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EA Omwenga
TM Waema
PW Wagacha


Africa, where we have enormous and varied challenges in accessing higher education, there is need for relevant and customized content that is specific to our needs and challenges. Most of the models that exist to address these challenges have their limitations in terms of flexibility, time and space constraints and hence the need to address the mitigating factors. A blend of different types of information and communication technologies can be used in innovative ways in order to resolve some of these limitations. However, the same technologies brings about other challenges such as the costs that are associated and change of attitude and training on the part of the e-content developers. These challenges must be addressed for successful introduction of the same in an educational setup. In this paper, electronic learning is proposed as one of the main ways of overcoming some of the key challenges in accessing education. We argue that electronic learning models should be sensitive to the level of availability of infrastructure, technical support, and clear policy on implementation, evaluation and curriculum re-orientation. We propose an e-learning implementation model that can be used by educational institutions in introducing e-learning technologies to their staff and students. The model is a modification of Rogers'model of diffusion of innovation in organizations and has been developed from experiences and experiments conducted over a period of three years at the University of Nairobi. The steps involved in the proposed model are described and for each step factors that meliorate the situation are identified and put into perspective. System flowcharts have been developed and used to visualize the processes and the interrelatedness of the steps. We have contextualized the model to suit various parametric values that are dependent on cost, level of infrastructural support and staff motivation and commitment.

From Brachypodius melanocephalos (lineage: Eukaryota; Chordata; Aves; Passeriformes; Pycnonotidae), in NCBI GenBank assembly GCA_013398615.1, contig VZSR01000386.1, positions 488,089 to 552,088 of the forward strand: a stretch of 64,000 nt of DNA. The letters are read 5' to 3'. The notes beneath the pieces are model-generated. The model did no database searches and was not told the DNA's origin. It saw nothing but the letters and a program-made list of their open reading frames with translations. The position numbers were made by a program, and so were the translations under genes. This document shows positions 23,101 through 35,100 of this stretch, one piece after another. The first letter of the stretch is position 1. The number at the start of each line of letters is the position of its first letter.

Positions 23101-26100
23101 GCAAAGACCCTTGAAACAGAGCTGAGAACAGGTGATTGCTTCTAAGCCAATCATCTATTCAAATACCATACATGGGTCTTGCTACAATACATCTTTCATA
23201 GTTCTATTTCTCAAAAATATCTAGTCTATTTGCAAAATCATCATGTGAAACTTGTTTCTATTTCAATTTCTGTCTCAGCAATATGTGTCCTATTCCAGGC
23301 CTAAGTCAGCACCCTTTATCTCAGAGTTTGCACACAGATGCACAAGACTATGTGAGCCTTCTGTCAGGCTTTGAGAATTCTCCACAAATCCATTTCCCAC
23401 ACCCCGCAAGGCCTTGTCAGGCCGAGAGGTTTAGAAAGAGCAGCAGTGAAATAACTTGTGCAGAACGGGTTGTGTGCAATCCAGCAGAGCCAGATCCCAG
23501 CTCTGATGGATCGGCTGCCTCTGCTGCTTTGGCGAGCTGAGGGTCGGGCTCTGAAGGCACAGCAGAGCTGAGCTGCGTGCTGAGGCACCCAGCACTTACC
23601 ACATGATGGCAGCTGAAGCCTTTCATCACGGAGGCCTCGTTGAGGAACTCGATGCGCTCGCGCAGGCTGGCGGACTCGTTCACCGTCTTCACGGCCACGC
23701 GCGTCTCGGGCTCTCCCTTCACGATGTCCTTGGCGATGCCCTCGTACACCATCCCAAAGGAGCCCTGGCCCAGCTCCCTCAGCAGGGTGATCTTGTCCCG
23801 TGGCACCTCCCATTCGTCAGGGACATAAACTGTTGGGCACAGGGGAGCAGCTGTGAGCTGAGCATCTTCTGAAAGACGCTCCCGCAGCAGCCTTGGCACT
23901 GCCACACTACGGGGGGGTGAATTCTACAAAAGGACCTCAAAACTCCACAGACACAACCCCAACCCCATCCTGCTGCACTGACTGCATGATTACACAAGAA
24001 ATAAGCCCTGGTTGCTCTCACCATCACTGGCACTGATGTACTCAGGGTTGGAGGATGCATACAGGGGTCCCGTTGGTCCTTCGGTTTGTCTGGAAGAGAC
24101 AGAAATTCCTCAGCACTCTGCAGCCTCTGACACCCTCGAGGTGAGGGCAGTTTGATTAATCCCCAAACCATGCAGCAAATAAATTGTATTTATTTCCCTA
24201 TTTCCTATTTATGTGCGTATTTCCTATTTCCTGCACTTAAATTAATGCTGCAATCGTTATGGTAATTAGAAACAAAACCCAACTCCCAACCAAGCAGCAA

Key Words: E-learning development process model, e-learning modes, e-content, infrastructure

African Journal of Science and Technology Vol.5(1) 2004: 34-46